Today, my seventh graders started making infographics using the easel.ly app. We are into the early stages of the project, but so far, the app has worked great. At the moment, easel.ly is in beta, so registration is free. One of the things I like best about using the app with students is the easy registration process. Students do need an email, but they don’t have to validate their registration by going to their email. This is a big plus when students are not able to check email at school.

As far as training for students on how to use the app, I did nothing. I just showed them the app and let them go. The figured it out in about one minute. The app is intuitive and easy to use. At the moment, I have no student examples to share, but they should be coming in the near future.

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Students use all kinds of technology, but most do not understand or even ever think about the process behind how the technology works. The Story of Send, by Google, explains how an email makes it from one device to another, and despite what we might think, it’s not just magic. There is a lot that goes into the transfer of that one email, especially when it is multiplied by billions, the number of emails sent in one day.

I am going to use The Story of Send today with a logic class that I am currently teaching. The hope is that students will examine all of the thinking that goes into the creation of a process like sending an email. Students should be quite engaged in the discussion as the “tour” is supplemented by several videos and pictures of the different stops the email takes along the way, as well as a good explanation of how Google manages all the power needed to make all of this work. In the half hour I took to preview the story, I learned a great deal about a service that I use multiple times on a daily basis.

Understanding the complexity of something as seemingly simple as Gmail gives students (and teachers) a fresh perspective on the importance of problem solving and the outcomes of great thinking minds.

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I think it on a daily basis, something along the lines of I sure wish those kids would just leave their phones in their pockets for just a few minutes. I’ll even admit downright irritation when trying to give the directions for an assignment and a student is slyly texting under the desk. There is a time and place for technology. I wanted to write, “There is a definite time and place for technology,” but then I changed the sentence. Here is the reason, and much of it has to do with a recent article I read about the speech Adora Svitek gave at the recent Mashable Connect.

Before reading any further, if you haven’t heard of Adora Svitek, watch her TED Talk. This girl is amazing. From an early age, she has been educating adults on what the younger generations have to offer the world.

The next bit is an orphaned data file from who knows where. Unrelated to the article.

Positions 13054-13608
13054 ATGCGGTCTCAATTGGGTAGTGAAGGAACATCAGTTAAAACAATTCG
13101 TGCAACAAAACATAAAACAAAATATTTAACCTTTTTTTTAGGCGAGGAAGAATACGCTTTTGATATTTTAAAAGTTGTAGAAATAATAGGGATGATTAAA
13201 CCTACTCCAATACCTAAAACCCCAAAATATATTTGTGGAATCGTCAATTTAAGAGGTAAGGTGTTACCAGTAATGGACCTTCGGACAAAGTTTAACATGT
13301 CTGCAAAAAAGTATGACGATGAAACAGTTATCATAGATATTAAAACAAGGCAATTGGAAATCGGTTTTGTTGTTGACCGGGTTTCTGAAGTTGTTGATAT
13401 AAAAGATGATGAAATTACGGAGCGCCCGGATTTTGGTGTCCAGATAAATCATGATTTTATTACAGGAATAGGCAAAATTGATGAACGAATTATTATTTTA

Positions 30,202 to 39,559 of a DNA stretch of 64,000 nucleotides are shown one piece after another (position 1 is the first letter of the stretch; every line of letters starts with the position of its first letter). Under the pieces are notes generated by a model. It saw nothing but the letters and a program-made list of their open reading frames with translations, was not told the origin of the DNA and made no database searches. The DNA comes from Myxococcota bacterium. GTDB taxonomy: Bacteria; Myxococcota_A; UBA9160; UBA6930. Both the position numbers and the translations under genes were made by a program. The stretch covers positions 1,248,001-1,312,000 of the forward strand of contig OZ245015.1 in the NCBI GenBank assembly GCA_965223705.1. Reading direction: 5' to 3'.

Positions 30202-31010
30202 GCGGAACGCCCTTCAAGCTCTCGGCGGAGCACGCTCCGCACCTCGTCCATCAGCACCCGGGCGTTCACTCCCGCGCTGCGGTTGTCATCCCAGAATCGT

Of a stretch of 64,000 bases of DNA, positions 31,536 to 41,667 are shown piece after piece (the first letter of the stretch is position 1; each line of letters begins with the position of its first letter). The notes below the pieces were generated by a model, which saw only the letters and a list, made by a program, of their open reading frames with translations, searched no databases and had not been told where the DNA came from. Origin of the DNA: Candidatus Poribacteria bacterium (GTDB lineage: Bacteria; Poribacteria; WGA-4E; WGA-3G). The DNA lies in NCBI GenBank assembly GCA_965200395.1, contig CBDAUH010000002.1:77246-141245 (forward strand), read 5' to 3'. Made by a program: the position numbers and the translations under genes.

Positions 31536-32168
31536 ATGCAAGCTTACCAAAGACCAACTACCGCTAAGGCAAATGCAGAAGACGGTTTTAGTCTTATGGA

At the Mashable Connect, Adora talked about how youth are much more engaged in the world around them  because they are no longer spectators of what is happening in the world but are participants in a global community. To see more of what she has to say, go to Mashable, read the article and watch the video. She makes sense.

I really like this idea of teenagers being participants rather than mere observers. In the past thirty years (and I am sure we could find the numbers to show this) people spent a great deal of time sitting around watching television. They were observers of a creative world  where anything could and does happen. Watching television is purely an observation activity, so much so that the brain function is greatly lowered during the activity.

This is not so much the case in the tech charged world of today. I would be wrong to say that teenagers don’t still spend a lot of time in front of the 56 inch flat screen at night. I know they do, but unlike their parents, that is not all teens are doing while watching TV. While watching television, they may be engaged in a chat room discussion about the show or updating their Facebook status. Assuredly, most students will be also texting a number of different people during this time on various topics. This is the point that Svitek makes in her talk. To those who do not know how to text, or update a Facebook, or talk in a chat room, these activities look quite distracting and unrelated, but in all reality, they might be quite closely related. Svitek is trying to show that teens are not distracted, but engaged in the world around them.

This might very well be the case for a classroom where students are allowed to text, tweet, and update during class.

As a teacher, this is still a little hard to think about and accept. However, I think it merits some serious thought. Just think of the possibilities for a teacher who can learn to harness the power of all these different modes of communication and thinking. In my mind, there is more and more validity in using the tools students use in their everyday life.